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Is Blue Food Dye Safe for Kids' Health? A Look at FD&C Blue Dye 1 and FD&C Blue Dye 2

Food additives spark a lot of discussion. There is constant fear about the food industry using ingredients that may be harmful to our children. But what is the real story about blue dye?

First, it is important to point out that there are two different blue dyes used in food: FD&C Blue No. 1 and FD&C Blue No. 2. Outcomes associated with one of those blue dyes can't be generalized to the other blue dye. Although there is not an extensive amount of research done on either of these dyes, the results that are available are quite reassuring.

Blue swirl. FD&C blue dye 1, FD&C blue dye 2

The Research: FD&C Blue No. 1

A small study on FD&C blue due 1 observed an increase in kidney tumors in mice, but due to the study's design and the fact that there was not a dose-dependent response to the blue dye, the likelihood that the link actually exists is not strong. There are theoretical neurological concerns in infants under 6 months, but babies until at least 4-6 months should be eating only breastmilk or formula anyway, foods that don't contain food dyes.

The Research: FD&C Blue No. 2

The data linking FD&C blue dye 2 to cancer is somewhat more compelling than the data linking blue dye 1 to problems. Still, the amount of blue dye 2 a child would have to consume to approach a risk is much higher than people eat. The level at where no harmful affects were seen in studies is set very conservatively at 600 to around 9000mg/kg/day. In studies that examined actual intake, people at the highest levels of exposure to blue dye 2 were only consuming 0.34mg/kg/day.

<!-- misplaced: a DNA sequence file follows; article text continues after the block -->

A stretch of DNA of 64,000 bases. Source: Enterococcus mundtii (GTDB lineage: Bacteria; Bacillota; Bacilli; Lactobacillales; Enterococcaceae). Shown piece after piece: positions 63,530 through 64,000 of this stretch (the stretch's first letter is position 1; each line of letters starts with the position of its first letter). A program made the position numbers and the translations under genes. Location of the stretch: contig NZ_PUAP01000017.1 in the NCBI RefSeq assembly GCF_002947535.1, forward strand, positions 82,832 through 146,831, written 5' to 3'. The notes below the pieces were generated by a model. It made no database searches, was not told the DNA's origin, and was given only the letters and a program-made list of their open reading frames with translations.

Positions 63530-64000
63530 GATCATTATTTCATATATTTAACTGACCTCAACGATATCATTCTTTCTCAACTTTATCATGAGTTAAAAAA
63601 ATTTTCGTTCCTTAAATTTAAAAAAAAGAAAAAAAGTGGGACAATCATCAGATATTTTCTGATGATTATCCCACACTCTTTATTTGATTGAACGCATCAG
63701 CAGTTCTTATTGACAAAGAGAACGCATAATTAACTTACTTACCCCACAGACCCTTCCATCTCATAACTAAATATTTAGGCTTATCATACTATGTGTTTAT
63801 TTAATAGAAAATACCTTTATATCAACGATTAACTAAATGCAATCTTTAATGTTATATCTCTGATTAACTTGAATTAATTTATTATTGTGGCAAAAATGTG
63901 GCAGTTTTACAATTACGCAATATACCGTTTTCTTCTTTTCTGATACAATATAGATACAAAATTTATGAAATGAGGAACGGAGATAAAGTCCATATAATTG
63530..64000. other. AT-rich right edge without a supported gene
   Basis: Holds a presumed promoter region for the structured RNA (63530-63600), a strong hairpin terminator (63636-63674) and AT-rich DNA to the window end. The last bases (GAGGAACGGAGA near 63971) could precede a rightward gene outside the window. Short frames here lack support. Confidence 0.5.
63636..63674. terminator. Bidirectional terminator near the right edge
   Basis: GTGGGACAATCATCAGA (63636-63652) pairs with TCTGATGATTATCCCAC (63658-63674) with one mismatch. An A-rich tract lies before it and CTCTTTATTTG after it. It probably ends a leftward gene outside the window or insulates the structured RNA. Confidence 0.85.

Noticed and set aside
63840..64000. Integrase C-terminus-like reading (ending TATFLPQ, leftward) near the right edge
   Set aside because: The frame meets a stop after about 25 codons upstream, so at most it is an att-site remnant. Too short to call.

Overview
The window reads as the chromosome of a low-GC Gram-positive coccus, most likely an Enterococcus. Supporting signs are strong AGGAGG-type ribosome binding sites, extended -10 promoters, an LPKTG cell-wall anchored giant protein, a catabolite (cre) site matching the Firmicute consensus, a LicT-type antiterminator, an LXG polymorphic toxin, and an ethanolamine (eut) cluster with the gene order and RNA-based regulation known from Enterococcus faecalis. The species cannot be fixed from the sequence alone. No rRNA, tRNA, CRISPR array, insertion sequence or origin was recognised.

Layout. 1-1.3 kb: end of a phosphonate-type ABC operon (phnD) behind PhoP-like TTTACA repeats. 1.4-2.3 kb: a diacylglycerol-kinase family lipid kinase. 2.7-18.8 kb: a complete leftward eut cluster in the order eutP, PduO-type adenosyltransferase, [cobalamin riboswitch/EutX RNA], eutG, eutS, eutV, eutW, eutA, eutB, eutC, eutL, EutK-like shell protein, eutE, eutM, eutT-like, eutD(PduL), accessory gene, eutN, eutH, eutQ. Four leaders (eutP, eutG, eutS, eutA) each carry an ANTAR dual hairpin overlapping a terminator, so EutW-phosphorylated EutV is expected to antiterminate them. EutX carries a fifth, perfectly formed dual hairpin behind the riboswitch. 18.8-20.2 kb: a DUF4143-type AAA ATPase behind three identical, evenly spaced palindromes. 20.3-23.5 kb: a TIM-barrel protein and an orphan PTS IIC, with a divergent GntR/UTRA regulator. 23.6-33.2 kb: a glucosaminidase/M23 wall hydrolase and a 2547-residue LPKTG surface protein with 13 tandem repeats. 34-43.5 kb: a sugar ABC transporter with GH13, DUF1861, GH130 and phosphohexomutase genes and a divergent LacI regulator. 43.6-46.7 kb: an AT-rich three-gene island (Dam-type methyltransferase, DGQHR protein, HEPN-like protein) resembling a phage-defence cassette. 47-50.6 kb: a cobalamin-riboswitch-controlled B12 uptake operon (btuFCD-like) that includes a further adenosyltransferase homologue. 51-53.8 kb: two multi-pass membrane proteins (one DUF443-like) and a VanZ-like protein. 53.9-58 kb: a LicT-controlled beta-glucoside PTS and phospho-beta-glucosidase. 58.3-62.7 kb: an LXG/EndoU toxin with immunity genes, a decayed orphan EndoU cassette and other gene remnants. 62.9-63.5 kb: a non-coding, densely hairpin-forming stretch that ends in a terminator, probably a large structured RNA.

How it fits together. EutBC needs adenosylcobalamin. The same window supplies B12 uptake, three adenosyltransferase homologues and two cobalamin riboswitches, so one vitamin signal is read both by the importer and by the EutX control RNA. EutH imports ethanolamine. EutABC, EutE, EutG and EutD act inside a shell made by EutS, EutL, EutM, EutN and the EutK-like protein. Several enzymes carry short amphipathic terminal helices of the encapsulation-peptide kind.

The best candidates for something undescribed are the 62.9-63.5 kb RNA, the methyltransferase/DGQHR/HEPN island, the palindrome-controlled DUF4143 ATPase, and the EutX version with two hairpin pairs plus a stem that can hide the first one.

What You Need to Know About Blue Dye and Kids' Health

As a dietitian who advises parents of children every day, FD&C blue dye 1 and FD&C blue dye 2 are not on my list of priorities. Although fears about food additives such as blue food dyes make for eye-catching headlines, that does not translate into actual level of risk or necessitate any concern.

Parents who are wishing to optimize their children's health should look to more basic and less exciting dietary changes. Offer whole grains, fruits, and vegetables. Work on increasing acceptance of new foods to and flavors. Teach you child food preparation skills. Don't purchase sugary beverages for your home. Cook more often and get takeout less often.

For the average child, prioritizing avoiding FD&C blue dye 1 and FD&C blue dye 2 is like renting scuba gear to find the dime you dropped in the ocean. For the child whose diet is already otherwise optimized for nutrition, and parents are looking for more ways to make improvements, it is like renting scuba gear to find the penny you dropped in the ocean--still not worth it. In either case, the potential benefit you might see from avoiding miniscule amounts of blue dye is not worth the stress and trouble.

Foods that contain FD&C blue dye 1 and FD&C blue dye 2 are processed foods that are often high in added sugar and low in vitamins, minerals, fiber, and protein. Any person who wants to optimize nutrition can choose to eat more fruits, vegetables, grains, legumes, nuts, and fish. Completely avoiding a particular food additive is usually not necessary. Focusing on what foods can be added in can be impactful at improving nutrition.

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